Yesterday I saw a FB ad for a credit card offering cards with your chosen name, and several comments were sneering about “Why don’t you just get a name change? Anyone can.”
So. Having just finished the court process of changing my name, here’s what it involved:
1. I mailed in my application on May 4. I had to include two checks, $175 for the court fee and $99.65 for the publication fee. I used two stamps because it was heavy.
2. As soon as I received the filed petition back from the court, I got my fingerprints. These are ink-based, unlike the electronic ones they do for teachers around here. $35 to the fingerprinting agency of my choice, $43.25 to MSP for processing the criminal background check. It had to be mailed flat, so there was a mailing cost as well.
3. I was given a court date of June 22. This was on Zoom, and I thankfully didn’t have to wait long. I spent less than two minutes in front of the judge.
4. It took them three business days to make the signed order available. I ordered them yesterday (6 certified copies = $16).
Total cost: $268.90 + mailing costs, so call it $280.
Total time from start to finish: 8 weeks (and I’ve been impressed with the court’s turnaround time, except for the three business days).
There are agencies (such as Affirmations in Ferndale) that provide financial support for people changing their names, but naturally there are financial need thresholds for that.
And when I get my certified copies, the real work begins: First, off to SSA. Then, SOS (and another $10 to get my DL changed). And only then, go through the list of legal stuff: Mortgage, car, student loans, bank, credit cards, job, health insurance, etc.
Okay, mine went smoothly. It is not true that everyone can change their name. If you are currently involved in a family court case, you can’t. Guess what happens to a lot of married trans people when they tell their spouse they’re trans? Divorce court! Guess what happens to a lot of divorced trans parents when they tell their ex-spouse they’re trans? Back to court to change custodial agreements. Both of those scenarios block the name change process.
Also, the reason for the criminal background check is to make sure you’re not changing your name for fraudulent reasons. Certain felony convictions block a name change, regardless of how old they are.
In Oakland County (which I assume is fairly typical), you have to be 22 to change your own name, and you have to have been a resident of the county for one year. If you’re under 22, you need consent of a parent or legal guardian. If you haven’t been a resident long enough: Wait. (I was wondering about why it’s 22 instead of 21, and then it occurred to me: You can’t have been an adult resident of Oakland County for one year at 21 because you haven’t been an adult for one year at 21.)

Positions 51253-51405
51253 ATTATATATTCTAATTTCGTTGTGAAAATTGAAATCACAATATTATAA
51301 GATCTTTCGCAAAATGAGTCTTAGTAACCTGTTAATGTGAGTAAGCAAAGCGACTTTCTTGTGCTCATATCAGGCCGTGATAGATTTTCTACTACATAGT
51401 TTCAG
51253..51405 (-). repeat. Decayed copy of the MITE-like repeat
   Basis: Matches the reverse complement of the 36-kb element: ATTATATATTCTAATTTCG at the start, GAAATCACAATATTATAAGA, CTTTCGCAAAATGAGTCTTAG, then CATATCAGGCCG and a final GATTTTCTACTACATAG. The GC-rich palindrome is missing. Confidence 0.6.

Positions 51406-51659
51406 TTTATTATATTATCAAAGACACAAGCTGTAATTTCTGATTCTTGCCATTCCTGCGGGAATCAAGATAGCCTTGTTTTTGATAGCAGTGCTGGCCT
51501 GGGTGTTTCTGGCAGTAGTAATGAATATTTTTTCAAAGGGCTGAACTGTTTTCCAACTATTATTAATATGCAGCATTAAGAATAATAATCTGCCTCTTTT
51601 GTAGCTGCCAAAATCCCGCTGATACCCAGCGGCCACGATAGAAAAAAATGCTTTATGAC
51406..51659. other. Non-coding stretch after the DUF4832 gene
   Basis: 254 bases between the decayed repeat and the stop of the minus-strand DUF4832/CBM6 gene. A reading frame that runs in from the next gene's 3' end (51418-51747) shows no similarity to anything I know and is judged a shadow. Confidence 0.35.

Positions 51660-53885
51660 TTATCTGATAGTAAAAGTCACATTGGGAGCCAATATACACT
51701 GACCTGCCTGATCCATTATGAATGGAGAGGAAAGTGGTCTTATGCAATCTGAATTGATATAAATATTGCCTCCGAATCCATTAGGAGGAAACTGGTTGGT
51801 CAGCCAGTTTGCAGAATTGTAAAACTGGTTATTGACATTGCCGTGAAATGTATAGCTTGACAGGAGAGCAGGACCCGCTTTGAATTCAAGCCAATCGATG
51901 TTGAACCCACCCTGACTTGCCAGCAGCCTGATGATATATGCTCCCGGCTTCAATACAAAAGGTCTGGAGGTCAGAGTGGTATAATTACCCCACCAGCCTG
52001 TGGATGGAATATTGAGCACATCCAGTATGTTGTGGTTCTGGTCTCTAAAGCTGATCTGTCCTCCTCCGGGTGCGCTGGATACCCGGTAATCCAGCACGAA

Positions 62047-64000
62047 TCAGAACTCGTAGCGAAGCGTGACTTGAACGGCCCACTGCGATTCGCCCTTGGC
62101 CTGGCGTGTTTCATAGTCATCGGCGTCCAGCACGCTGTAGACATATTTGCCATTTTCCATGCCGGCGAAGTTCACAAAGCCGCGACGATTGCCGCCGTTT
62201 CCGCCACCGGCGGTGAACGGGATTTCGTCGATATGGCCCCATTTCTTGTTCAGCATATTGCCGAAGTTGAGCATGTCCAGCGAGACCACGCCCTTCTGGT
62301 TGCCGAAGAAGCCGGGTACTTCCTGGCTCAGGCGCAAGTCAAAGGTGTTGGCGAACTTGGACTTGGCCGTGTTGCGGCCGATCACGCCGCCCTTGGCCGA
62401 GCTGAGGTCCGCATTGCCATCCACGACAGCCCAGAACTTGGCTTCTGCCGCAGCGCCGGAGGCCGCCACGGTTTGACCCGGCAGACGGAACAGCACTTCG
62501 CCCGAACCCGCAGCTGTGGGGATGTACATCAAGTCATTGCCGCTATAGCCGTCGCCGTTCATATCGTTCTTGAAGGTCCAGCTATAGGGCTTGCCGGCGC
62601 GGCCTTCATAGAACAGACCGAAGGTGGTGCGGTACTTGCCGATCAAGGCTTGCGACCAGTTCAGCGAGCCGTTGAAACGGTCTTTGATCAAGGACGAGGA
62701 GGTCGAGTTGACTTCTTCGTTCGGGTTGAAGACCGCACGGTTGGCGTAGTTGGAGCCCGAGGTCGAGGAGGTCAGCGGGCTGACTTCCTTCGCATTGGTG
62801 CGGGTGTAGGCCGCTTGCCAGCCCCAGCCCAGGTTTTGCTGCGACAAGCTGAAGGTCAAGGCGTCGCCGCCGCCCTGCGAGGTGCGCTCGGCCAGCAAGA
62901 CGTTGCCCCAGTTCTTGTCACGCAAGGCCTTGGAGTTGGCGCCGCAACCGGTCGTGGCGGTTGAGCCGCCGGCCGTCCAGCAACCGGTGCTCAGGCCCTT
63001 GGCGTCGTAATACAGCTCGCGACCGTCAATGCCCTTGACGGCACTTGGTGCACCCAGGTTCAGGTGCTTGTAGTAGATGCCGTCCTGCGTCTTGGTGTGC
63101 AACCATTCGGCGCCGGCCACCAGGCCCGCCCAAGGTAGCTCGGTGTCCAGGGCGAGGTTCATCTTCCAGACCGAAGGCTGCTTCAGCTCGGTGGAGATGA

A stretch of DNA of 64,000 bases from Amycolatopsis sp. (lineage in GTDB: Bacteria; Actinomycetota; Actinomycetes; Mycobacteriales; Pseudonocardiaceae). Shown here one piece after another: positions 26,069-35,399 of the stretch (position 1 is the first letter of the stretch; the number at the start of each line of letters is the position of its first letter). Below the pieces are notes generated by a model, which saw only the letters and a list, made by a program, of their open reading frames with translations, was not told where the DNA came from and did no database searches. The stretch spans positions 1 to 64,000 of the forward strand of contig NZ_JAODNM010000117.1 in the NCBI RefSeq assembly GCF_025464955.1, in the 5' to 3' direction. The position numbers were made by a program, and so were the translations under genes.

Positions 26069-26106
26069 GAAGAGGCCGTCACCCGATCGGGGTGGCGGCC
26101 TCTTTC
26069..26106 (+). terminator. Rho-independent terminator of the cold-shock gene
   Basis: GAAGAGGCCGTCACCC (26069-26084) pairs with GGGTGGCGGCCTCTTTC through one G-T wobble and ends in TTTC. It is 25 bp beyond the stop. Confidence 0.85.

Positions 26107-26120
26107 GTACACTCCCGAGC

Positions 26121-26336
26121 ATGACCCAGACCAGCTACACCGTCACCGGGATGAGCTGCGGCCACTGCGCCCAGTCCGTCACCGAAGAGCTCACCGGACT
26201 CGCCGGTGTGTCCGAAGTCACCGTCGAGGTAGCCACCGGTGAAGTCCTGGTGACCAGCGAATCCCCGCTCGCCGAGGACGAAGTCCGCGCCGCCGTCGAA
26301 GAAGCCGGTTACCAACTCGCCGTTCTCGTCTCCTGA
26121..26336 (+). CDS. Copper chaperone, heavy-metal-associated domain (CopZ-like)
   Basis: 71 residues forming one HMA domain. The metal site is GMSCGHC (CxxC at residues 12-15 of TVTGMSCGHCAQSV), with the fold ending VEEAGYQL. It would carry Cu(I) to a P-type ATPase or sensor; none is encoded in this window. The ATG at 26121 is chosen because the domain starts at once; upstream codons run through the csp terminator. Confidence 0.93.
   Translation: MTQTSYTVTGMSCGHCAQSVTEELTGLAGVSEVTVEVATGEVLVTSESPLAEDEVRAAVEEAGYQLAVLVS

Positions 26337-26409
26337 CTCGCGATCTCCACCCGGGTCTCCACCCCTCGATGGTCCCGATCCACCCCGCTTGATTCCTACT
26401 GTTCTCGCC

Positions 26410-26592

Also: Having a court date on Zoom means that you have to have access to an appropriate computer. Sure, many libraries provide these for free, but the court date might fall outside of library hours (my appointment was 8:30; Ferndale Public Library opens at 10), and that’s not exactly conducive to a private court session. Plus, for many people, a library or similar situation might not be accessible. I’m sure the court can be flexible, but that’s yet another hurdle for some people.
The publication is to give creditors an opportunity to claim that you’re defrauding them. This is an archaic process, since so much is tied to SSN instead of name, and it exposes people who are hiding from stalkers and abusers. This publication (and fee) can be waived if you can demonstrate that publishing this information will put you at risk, but that’s another step in the process.
And at the end of all this: Your legal name is changed. So you have to go tell your job, and your landliege, and whoever else you need to tell. More exposure that a trans person might not be ready for.
I have several credit cards. I appreciate having had the ability to switch one of them to my chosen name before going through the name change process, so I could experience how it felt to have that recognition without investing in a permanent situation. As trans people go, I am far less vulnerable than my trans siblings: My job has accepted my name and gender, as has my spouse. I don’t rent, so there’s nobody to evict me.
I decided to legally change my name last year, but after the school year had started. I waited until summer break so I could properly focus on the list of things to do. I did luck out with the timing: The hearing date was absolutely perfect for me. In the meantime, though, I’ve had a credit card with my chosen name (now my legal name!) on it, and that has harmed absolutely nobody.